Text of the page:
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Posted: 2/25/2002 5:58:14 PM EDT
Los Angeles Times: Afghans Selling All They Can Sell http://www.latimes.com/news/nationworld/world/la-000014489feb25.story?coll=la%2Dheadlines%2Dworld THE WORLD Afghans Selling All They Can Sell Asia: U.S. Army gear airdropped for opposition soldiers is now for sale--cheap--at Mazar-i-Sharif's bazaar. By JEFFREY GETTLEMAN TIMES STAFF WRITER February 25 2002 MAZAR-I-SHARIF, Afghanistan -- The best bargain in the bazaar here is not the gold-spotted lapis lazuli beads, the wolf skin cap or the Ahmed Shah Masoud commemorative rug. It's the GI sleeping bag. Or the Gore-Tex cammies. Or the size 12 combat boots, limousines for most Afghan feet and sold at a "special price" because so few people here can wear them. In early October, as America ramped up to wage war against the terrorist-supporting Taliban regime, Air Force jets zoomed over remote Afghan villages, dropping guns, ammunition, combat fatigues--"cammies" in Army-speak--and other supplies to Northern Alliance soldiers. Since then, Mazar-i-Sharif's markets have been looking a bit like Army surplus stores. Many Northern Alliance soldiers, who typically go weeks without a paycheck, have chosen to sell their new gear instead of use it. Poor villagers have tromped into the city lugging sacks of recovered materiel to cash in on the gifts from the sky. The items cost a fraction of what they do in the United States--or what it took to fly them halfway around the world. Take the U.S. Special Forces sleeping bag, a high-quality worm-shaped black polyester tube that retails in America for $160. Here, the going price is about 13 bucks. Black leather combat boots run about $6.90, unless they're over size 10. Then they're half off. Need an Army-green waterproof backpack? Many foreign journalists did, picking them up for the equivalent of $3, compared with $35 back home. The deals are so good that the stuff is getting snapped up by real soldiers--Jordanian troops, French paratroopers, even U.S. officers. -- continued --
Link Posted: 2/25/2002 6:00:19 PM EDT
"Heck, if I lose my sleeping bag, I'll have a backup," said Army Maj. Martin Rose, who's stationed in Mazar-i-Sharif. U.S. commanders insist that most airdrops reached their targets. "There's no way to quantify it, but we're confident the majority of shipments got to our guys," said the U.S. Central Command's Col. Rick Thomas. Some shipments were intended for small contingents of Special Forces soldiers who were traveling light in the war's early days and needed to be resupplied by air. The deliveries stopped in mid-December, when the Taliban fell. U.S. military officials say they're unable to measure how many military-related supplies were unloaded, though figures are available for humanitarian aid: 3.4 million pounds of wheat, 2.5 million daily rations and 328,000 blankets. A lot of that went to the market too, with blankets and daily rations big sellers this fall. Most Northern Alliance soldiers in Mazar-i-Sharif still stroll around in faded camouflage and old Soviet belt buckles with the hammer and sickle scratched off. It's the higher-ranking commanders who are outfitted in smart American-made fatigues. "Now I'm just like Green Beret," said ethnic Uzbek Gen. Abdul Hak Sakra, tugging the lapels of his crisp new Gore-Tex field jacket. Ata Mohammed, an ethnic Tajik commander and former protege of Masoud, the anti-Taliban leader assassinated in September, even secured a set of fatigues for his 7-year-old son, Khalid. "A gift for my little commander," he said, rubbing the boy's head during a recent interview. These days, the best place to find new gear is at the southwestern corner of the blue mosque, a stunning, intricately decorated bright blue dome in the center of town. On Saturday, sleeping bag seller Mohammed Dullah paced the sidewalk, shouting "Bista sefari! Bista sefari!" which literally means "traveling bed." A woman beneath a diaphanous white burka approached him, inspected the quilted bag, asked the price and then hurried away. Even at below cost, the surplus gear is still too expensive for most Afghans, and vendors are often left waiting for aid workers, journalists or foreign soldiers to buy their wares. "It's like hunting," Dullah said. "Some days you get so many. Other days you get none." If you want other stories on this topic, search the Archives at latimes.com/archives. For information about reprinting this article, go to www.lats.com/rights.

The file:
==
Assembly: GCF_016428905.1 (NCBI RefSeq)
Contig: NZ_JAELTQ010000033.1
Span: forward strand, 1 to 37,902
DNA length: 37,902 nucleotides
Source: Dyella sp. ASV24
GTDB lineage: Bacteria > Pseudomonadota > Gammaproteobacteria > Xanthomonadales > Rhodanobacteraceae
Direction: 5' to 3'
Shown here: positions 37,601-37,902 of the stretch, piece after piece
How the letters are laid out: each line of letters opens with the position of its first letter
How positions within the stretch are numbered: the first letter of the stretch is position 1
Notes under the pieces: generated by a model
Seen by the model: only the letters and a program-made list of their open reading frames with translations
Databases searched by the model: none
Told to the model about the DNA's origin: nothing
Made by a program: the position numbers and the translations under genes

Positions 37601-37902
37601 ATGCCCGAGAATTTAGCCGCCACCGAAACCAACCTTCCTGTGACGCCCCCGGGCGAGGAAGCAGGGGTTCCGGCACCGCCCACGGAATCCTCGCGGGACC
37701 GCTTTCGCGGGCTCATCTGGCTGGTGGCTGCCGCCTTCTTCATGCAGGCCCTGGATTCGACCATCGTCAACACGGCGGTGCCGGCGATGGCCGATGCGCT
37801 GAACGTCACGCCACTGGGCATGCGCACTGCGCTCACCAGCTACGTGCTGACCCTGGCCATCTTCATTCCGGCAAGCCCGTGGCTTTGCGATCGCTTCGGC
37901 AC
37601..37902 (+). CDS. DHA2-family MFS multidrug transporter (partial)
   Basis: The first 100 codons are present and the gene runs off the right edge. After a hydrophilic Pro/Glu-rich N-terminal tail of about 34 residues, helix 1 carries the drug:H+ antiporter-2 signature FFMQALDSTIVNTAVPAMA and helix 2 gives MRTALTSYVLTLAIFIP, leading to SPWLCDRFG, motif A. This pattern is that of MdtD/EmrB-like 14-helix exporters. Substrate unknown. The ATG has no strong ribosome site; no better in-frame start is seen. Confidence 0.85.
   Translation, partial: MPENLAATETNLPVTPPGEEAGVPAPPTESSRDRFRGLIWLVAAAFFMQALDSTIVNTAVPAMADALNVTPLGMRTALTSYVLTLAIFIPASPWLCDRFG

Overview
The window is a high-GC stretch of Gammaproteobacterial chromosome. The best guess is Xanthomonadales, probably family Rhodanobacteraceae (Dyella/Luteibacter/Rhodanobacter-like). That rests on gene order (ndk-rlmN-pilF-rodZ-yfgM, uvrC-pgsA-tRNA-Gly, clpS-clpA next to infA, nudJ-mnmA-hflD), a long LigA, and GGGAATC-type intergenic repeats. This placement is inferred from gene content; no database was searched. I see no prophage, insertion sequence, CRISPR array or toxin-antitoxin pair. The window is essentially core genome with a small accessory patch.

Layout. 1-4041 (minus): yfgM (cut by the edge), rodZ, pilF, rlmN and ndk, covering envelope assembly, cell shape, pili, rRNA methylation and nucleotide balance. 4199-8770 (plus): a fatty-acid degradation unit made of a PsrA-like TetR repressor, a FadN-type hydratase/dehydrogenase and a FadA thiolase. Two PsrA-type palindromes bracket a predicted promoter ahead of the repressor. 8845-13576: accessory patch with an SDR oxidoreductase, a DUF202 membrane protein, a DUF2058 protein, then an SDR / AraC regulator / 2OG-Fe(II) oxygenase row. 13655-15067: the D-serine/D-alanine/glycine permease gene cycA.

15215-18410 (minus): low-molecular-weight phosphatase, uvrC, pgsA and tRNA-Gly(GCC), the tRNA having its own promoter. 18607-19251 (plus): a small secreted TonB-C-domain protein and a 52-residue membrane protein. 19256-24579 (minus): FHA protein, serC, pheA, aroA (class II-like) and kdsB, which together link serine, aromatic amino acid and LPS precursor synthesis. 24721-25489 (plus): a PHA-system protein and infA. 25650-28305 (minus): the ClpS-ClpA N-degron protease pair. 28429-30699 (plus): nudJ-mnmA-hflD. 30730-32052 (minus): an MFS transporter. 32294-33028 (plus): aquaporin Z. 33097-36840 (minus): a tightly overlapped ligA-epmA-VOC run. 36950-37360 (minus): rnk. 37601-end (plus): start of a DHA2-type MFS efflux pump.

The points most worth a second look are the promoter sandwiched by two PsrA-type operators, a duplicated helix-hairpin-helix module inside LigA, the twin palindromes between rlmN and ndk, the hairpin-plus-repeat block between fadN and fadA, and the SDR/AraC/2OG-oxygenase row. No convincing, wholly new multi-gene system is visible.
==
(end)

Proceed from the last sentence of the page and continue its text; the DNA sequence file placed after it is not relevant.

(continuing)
Link Posted: 2/25/2002 6:24:18 PM EDT
Thank your fellow warlords. Hehe
Link Posted: 2/25/2002 7:10:22 PM EDT
i am thinking its time to make an overseas trip.
Link Posted: 2/25/2002 7:20:26 PM EDT
Welllllll, atleast the stuff is ending up in the hands of our guys in the end anyway! Sucks that these rags make a penny off of it, but I doubt the couple dollars spent will break any of our guys for a backup or whatnot.
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